Other than the size of the room, I can’t complain. The nurses have been exceptional. They are diligent, thorough and all roughly my age. (“So, uh, you come here often? Did I mention you look fabulous in white? Nice scrubs!”) The TV is bigger. Parents get free meals. It’s not a bad deal at all.

Sunday I was attached to a new IV. Not just any IV, but a Darth Vader Star Wars-looking (and sounding) IV contraption. I couldn’t help but play “The Imperial March” on my computer while I was being hooked up to it. It is huge. There are approximately 234 different pumps that attach to the three computers that attach to the tubes that lead to the three tubes in my catheter.

By the way, also to dispel any rumors, I don’t have a real catheter. Those are gross! I can get up and walk to the bathroom on my own, no need for such devices. The catheter I speak of is the one that is attached to a main artery in my neck, which then goes under the skin and protrudes out of my chest. It then splits into three different udders, which attaches to the ten-foot tubing which attaches to Darth.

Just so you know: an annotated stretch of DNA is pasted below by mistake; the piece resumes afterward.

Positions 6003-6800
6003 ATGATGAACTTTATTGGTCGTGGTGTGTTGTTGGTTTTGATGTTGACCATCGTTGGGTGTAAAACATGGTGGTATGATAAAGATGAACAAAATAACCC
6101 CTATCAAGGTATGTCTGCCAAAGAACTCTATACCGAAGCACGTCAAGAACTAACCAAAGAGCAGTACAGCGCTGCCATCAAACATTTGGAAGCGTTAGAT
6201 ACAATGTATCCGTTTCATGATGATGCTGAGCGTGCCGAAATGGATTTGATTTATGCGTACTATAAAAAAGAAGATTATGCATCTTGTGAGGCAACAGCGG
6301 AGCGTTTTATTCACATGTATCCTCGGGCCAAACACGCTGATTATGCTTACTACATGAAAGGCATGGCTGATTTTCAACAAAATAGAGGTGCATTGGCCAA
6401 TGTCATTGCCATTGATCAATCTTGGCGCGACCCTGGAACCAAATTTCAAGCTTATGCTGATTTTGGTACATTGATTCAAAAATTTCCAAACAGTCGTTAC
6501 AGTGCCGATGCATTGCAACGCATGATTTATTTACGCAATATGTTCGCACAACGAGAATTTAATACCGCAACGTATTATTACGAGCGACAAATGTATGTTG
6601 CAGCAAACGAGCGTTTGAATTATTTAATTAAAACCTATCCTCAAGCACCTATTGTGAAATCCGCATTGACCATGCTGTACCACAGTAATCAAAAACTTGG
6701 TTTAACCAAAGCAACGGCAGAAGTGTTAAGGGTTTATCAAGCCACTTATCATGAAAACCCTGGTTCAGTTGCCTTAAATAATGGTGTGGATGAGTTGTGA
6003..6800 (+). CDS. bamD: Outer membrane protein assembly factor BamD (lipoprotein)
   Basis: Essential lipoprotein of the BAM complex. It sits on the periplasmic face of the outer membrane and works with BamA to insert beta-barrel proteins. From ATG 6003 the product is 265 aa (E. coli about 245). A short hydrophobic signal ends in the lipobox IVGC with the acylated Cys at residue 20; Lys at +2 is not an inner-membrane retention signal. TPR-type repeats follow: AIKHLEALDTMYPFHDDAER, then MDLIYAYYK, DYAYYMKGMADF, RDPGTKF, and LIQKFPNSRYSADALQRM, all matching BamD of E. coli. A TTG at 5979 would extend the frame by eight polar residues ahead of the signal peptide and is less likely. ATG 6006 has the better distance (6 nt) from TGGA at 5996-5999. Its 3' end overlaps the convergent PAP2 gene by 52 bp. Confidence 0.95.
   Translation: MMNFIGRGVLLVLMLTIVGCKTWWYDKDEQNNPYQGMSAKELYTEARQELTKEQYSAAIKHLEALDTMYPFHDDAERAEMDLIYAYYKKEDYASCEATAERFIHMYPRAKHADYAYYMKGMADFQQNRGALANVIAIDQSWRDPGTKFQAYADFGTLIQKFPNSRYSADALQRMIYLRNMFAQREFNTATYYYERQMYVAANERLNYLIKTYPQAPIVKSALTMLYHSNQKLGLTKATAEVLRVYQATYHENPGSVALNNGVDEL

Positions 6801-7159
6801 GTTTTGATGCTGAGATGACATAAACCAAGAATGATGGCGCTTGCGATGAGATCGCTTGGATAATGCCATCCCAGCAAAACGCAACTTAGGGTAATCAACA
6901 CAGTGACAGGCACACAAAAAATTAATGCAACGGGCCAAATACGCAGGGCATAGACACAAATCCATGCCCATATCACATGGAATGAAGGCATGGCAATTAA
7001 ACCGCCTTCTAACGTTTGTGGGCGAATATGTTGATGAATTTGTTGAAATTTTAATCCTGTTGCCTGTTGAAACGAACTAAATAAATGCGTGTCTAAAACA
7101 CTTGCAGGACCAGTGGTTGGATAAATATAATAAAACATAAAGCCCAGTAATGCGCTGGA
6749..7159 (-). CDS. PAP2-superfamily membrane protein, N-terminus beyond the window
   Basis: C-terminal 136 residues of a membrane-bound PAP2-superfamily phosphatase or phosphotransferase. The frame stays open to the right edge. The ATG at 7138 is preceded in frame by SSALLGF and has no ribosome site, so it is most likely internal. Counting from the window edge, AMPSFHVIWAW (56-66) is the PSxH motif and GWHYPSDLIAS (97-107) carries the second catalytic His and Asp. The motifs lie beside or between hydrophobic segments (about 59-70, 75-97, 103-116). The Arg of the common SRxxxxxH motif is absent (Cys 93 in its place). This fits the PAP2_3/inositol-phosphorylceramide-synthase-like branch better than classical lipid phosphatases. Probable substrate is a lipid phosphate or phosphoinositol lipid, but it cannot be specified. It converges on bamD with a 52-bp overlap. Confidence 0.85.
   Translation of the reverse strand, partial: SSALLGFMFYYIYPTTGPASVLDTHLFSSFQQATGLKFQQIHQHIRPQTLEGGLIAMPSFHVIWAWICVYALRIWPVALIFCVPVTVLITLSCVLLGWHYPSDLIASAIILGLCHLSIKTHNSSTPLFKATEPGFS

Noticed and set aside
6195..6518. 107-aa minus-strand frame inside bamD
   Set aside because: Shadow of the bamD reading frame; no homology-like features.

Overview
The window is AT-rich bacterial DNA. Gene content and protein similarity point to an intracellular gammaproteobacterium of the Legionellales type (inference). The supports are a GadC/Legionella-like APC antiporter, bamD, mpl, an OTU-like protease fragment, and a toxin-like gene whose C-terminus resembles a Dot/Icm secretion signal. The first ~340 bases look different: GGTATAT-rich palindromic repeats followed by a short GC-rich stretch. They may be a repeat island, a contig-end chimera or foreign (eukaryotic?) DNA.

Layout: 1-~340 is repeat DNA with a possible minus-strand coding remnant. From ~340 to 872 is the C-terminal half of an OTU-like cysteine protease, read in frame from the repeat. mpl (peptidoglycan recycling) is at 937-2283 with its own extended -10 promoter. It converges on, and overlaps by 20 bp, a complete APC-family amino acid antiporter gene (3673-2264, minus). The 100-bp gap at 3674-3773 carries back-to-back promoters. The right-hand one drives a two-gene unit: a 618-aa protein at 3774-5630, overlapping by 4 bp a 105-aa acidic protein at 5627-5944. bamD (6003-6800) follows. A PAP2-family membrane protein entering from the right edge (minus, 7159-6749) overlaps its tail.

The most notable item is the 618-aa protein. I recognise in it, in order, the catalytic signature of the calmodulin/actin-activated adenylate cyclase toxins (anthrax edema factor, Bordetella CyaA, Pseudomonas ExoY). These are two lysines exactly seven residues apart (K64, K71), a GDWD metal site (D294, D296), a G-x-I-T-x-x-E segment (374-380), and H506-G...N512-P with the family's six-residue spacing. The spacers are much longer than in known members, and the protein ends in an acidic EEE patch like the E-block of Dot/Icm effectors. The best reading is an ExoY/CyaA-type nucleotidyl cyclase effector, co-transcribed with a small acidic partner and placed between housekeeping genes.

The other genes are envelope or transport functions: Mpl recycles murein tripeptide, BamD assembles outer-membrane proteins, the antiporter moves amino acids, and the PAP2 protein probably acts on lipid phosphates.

Now the room is small, so I don’t have to move Darth at all. The ten-foot tubing is ample enough that I can reach all corners of the room, except the shower. If you ever need a good laugh, you should see me shower…hold on, that didn’t come out right. What I meant was that it is difficult enough showering with a catheter in your chest. It doesn’t get any easier when the tubing doesn’t quite reach all the way to the end of shower. My torso is bent back, my arms are flailing to help maintain balance, as the tube is completely taut around the shower curtain, connected to Vader outside the door. It looks like I am in an intense limbo match. Meanwhile the water only reaches as far as my bellybutton (Remember? Peds floor, They’re all midgets. The bathroom sink must be eleven inches off the ground and the toilet is closer to six. The shower-head, around four feet.), so I have to somehow manage to utilize my poof and shampoo while trying to get wet while trying to not fall and lose my balance (and hence lose the limbo match). It is an incredible act of skill, bravery, courage, flexibility and suds.

Hot in the Middle, Cold on the Outside